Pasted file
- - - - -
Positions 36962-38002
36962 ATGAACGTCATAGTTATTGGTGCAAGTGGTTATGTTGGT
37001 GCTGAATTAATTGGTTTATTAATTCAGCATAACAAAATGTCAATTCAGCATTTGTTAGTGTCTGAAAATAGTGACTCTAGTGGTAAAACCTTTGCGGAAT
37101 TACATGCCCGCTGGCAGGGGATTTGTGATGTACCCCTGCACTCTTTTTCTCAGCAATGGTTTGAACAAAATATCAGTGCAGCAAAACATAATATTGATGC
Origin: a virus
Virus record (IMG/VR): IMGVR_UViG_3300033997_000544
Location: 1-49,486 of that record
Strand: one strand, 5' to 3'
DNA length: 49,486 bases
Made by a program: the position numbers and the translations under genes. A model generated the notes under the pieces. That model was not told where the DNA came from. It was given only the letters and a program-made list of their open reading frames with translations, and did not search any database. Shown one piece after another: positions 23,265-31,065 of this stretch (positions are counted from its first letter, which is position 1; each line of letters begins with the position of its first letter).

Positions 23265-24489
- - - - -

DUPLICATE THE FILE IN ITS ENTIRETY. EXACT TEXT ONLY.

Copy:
Positions 36962-38002
36962 ATGAACGTCATAGTTATTGGTGCAAGTGGTTATGTTGGT
37001 GCTGAATTAATTGGTTTATTAATTCAGCATAACAAAATGTCAATTCAGCATTTGTTAGTGTCTGAAAATAGTGACTCTAGTGGTAAAACCTTTGCGGAAT
37101 TACATGCCCGCTGGCAGGGGATTTGTGATGTACCCCTGCACTCTTTTTCTCAGCAATGGTTTGAACAAAATATCAGTGCAGCAAAACATAATATTGATGC
Origin: a virus
Virus record (IMG/VR): IMGVR_UViG_3300033997_000544
Location: 1-49,486 of that record
Strand: one strand, 5' to 3'
DNA length: 49,486 bases
Made by a program: the position numbers and the translations under genes. A model generated the notes under the pieces. That model was not told where the DNA came from. It was given only the letters and a program-made list of their open reading frames with translations, and did not search any database. Shown one piece after another: positions 23,265-31,065 of this stretch (positions are counted from its first letter, which is position 1; each line of letters begins with the position of its first letter).

Positions 23265-24489